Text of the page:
Today marks the darkest day of the Church year. It is the sobering remembrance of the Word Incarnate, crucified. Liturgically, it is the only day of the entire year that no Eucharistic hosts will be consecrated as a reminder of Christ’s temporary absence. We fast and fall into line to venerate a cross, representing the Cross on which the Savior hung. The universal Church enters the empty, in-between time where Jesus is no longer with us, and not yet returned.
Mystics and theologians have various names for this kind of space—both the heaviness and anguish that can exist here alongside experiences of deep peace. The Irish call these “thin places,” noting that the space between Heaven and earth feels particularly thin, almost as though one could reach out and touch the other side. Others have referred to it as “liminal space,” the space in time where we are on the way. Our ship has left port and not yet arrived at its destination, so to speak. Our role as pilgrims is perhaps never more felt than on Good Friday.
In the cadence of the Triduum (Maundy Thursday, Good Friday, Holy Saturday, and Easter Sunday), the “good” in Good Friday has been confusing at best, and unsettling at worst. In its proper context, with an understanding of Salvation History, the “good” in Good Friday makes sense; but without that, it is hard to hear. Perhaps, even difficult to stomach—after all, how can we possibly find reason to celebrate the darkness of this day?
Why is Good Friday “Good?”
If you have ever talked through Holy week with a child, it is likely that you have already fielded this question. Or maybe you prefer to call it “Passion Friday” because it feels a more apt description. Either way, it can feel uncomfortable to put “good” in front of anything heart-wrenching.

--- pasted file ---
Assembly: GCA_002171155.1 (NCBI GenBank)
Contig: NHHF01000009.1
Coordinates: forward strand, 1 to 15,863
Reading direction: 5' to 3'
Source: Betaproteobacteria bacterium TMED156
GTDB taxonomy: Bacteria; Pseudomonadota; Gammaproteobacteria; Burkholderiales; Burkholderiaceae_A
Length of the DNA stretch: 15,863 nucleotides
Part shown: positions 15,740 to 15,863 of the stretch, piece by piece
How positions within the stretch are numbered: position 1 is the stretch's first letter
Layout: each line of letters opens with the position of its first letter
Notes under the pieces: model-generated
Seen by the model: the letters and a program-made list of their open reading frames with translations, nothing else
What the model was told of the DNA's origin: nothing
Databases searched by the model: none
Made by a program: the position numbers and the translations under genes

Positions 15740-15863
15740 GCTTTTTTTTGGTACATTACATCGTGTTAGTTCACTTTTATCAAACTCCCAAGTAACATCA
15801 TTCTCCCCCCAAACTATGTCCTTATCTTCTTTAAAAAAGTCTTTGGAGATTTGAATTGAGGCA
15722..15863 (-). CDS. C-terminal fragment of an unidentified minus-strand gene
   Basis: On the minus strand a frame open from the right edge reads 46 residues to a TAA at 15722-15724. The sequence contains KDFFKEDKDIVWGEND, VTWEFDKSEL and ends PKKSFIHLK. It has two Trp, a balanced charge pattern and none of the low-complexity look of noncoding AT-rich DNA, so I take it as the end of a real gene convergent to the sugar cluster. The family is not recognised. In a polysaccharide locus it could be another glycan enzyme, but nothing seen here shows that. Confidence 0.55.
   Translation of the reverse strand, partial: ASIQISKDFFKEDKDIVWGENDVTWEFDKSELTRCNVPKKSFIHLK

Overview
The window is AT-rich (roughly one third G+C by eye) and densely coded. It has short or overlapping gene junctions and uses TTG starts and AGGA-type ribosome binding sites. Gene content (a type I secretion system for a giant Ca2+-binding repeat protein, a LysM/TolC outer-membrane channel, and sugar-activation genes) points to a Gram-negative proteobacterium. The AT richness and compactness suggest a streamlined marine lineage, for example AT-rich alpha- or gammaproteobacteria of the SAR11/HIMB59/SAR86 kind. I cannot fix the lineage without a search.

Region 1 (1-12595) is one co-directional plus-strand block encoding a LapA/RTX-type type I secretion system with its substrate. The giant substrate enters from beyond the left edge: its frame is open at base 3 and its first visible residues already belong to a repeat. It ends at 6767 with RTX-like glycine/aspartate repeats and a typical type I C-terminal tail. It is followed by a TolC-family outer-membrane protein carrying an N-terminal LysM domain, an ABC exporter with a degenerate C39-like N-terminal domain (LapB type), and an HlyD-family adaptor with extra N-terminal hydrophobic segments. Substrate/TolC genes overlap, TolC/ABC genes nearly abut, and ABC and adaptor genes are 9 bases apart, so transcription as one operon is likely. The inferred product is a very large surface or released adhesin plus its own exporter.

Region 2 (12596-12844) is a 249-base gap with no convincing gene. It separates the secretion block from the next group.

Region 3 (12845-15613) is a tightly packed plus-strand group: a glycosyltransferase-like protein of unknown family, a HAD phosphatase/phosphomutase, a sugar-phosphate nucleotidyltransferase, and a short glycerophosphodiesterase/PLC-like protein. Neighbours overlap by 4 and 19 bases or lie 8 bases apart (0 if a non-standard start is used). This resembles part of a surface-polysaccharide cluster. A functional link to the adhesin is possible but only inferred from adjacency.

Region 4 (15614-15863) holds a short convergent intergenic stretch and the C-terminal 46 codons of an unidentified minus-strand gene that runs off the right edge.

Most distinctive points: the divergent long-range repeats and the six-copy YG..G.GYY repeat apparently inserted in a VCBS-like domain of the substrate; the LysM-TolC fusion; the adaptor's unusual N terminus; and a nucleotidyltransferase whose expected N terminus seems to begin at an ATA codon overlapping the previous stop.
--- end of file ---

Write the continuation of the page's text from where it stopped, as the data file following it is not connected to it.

The answer is part semantics and part theology. Linguists share that Good Friday may very well have gotten its name because the words “good” and “holy” used to be used somewhat interchangeably.
Ultimately though, we can name this day good because of what it accomplished for humanity in the same we proclaim, “O happy fault” of Adam and Eve’s sin. Each celebrate God’s victorious hand in history which offered salvation to humanity: God’s “drawing straight with crooked lines.”
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Already and Not Yet
Celebrating Good Friday well is embracing our “already and not yet” understanding of salvation.
As Catholic Christians, of course we know how the story ends, and it can be difficult to explain the sobering ritual to children or non-believers alike. Yes, Jesus was crucified, died and rose from the dead once and for all. And we embrace that reality in new ways each year of our lives.
I remember, as a child, being horrified by the living Stations of the Cross at our parish—it was so real for me, I sobbed as though Christ were being hung on a cross before my very eyes while we all stood around, watching.
Good Friday meant something entirely different to me the year we experienced a death in our family,than it has having had the joy of witnessing friends join the Church during Easter Vigil.
Just as I imagine I would have a different experience entering into the Lenten season in the southern hemisphere where winter is dawning and light waning, rather than what I am accustomed to in the northern hemisphere where spring is just unfurling.
In the same way the sacrifice of the Mass brings us back to the heart of the Paschal Mystery (Jesus’ Passion, Death, and Resurrection) each time it is celebrated, our annual return to the darkness of Good Friday is integral to our celebration of Easter Sunday.
Each year I appreciate the wisdom of the liturgical year on a deeper level. The story doesn’t change, but we do. There is no need to come up with a flashy, new theme or logo. Holy Week will provide all that we can ask for in terms of mourning and celebrating well, arriving just as we are. Thank God the Church is ever ancient and ever new, and has different things to teach us each year we find ourselves walking the Lenten road.
Beginning last night with the Holy Thursday foot-washing and remembrance of the last supper, we have ended our Lenten walk and entered into the beauty of Holy Week. However we are arriving this year, my prayer is that we might do so ready to receive whatever it is we need, and that that gift would remain with us throughout the celebration of the Easter season and beyond!
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